Global Variable in C

Definition of Global Variable:
Global variables are the variables which are declared outside of all the functions and thus its life exists untill the life of program.
It can be accessed anywhere in the program i.e it have a global scope.
By using the keyword ‘extern’ global variables can be accessed in other files also.
Example:

//fileA.c
int x;
int main()
{x=10;
}
//fileB.c
extern int x;       //This is only declaration, its definition exists in some other file, here it is in fileA.c
int function1()
{
x=10;              //fileB.c can access 'x' if fileA.c is linked with it.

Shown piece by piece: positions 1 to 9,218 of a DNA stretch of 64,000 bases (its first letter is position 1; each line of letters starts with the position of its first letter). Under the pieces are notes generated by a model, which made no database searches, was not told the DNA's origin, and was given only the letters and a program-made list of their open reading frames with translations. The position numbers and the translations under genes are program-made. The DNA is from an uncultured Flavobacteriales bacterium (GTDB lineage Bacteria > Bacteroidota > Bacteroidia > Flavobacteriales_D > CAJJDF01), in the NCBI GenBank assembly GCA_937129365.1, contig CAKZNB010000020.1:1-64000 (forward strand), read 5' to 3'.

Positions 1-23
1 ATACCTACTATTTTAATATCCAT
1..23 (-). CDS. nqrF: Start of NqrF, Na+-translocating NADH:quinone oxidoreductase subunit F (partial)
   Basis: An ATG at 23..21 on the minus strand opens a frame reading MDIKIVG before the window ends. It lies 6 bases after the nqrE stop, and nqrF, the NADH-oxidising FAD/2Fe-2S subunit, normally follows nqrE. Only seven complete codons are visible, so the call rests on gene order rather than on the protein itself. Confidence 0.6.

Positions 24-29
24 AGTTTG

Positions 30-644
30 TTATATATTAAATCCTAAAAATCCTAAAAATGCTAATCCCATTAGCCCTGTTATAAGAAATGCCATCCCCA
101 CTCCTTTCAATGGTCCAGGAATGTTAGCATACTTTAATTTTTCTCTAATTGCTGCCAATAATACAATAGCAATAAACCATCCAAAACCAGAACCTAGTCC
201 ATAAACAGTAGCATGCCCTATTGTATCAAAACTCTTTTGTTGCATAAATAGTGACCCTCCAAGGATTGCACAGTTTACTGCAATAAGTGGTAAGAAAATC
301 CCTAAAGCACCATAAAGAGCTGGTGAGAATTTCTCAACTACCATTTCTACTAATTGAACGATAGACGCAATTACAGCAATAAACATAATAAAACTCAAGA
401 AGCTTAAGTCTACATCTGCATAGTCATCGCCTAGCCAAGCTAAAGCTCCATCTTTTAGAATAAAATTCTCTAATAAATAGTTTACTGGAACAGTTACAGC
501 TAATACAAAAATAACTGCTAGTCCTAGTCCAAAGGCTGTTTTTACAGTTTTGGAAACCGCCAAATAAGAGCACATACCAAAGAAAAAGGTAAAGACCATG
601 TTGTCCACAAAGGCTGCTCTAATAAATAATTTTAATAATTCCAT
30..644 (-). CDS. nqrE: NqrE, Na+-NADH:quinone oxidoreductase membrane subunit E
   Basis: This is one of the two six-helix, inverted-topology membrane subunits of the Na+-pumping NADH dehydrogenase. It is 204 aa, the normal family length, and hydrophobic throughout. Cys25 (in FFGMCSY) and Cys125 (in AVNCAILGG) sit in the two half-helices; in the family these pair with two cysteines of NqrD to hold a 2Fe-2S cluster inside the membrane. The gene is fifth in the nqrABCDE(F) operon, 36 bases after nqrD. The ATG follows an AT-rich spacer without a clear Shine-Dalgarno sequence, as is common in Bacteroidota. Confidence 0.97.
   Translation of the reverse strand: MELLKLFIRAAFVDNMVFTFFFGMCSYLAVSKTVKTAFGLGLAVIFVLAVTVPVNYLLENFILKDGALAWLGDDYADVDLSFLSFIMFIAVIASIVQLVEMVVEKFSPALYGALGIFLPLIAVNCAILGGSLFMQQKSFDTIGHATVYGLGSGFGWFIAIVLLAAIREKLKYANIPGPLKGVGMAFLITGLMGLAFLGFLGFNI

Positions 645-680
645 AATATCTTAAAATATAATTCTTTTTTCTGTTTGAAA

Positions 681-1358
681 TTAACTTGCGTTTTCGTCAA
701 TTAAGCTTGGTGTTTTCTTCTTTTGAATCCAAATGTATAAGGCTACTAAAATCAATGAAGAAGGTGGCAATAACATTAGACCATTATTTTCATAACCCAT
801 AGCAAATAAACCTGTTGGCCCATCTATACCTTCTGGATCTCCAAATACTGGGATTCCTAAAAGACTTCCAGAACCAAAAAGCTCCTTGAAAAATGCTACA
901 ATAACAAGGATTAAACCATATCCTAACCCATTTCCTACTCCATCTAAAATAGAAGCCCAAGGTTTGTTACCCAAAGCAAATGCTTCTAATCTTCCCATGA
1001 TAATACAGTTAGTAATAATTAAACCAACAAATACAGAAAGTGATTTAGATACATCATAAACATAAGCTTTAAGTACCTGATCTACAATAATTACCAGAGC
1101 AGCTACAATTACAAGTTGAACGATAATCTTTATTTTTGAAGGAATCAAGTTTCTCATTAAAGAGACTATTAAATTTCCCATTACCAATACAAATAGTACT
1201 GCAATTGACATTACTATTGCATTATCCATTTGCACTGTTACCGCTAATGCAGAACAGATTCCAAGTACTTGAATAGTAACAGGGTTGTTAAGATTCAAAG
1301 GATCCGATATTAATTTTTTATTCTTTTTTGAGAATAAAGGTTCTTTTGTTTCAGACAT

}

Initialization of Global Variable:
By default, global variables are initialized by zero ‘0’ by the compiler, this means when we print the value of an uninitialized global variable it will not give garbage value as output.

So it is very much clear that global variables are initialized at the time of compilation not at run time, and because of this reason we can only assign constants in a global variable.
Example 1:

//fileA.c
#include
#include
float *x=(float*)malloc(sizeof(x));
int main()
{
*x=35.56;           
printf("%f",*x);
}

output in C:
Compile error: initializer element is not constant.

Output in C++:
35.56

Example 2:

//fileB.c
#include

int function1(int a)
{
return a;
}
int b=function1(10);    // calling function1 and storing its return value in global variable
int main()
{
 printf("Hello, i am main\n");         
 printf("%d",b);
}

output in C:
Compile error: initializer element is not constant.

Output in C++:
Hello, i am main 
10

As we can see, the above programs works fine in C++ but not in C.

Leave a Reply

avatar
  Subscribe  
Notify of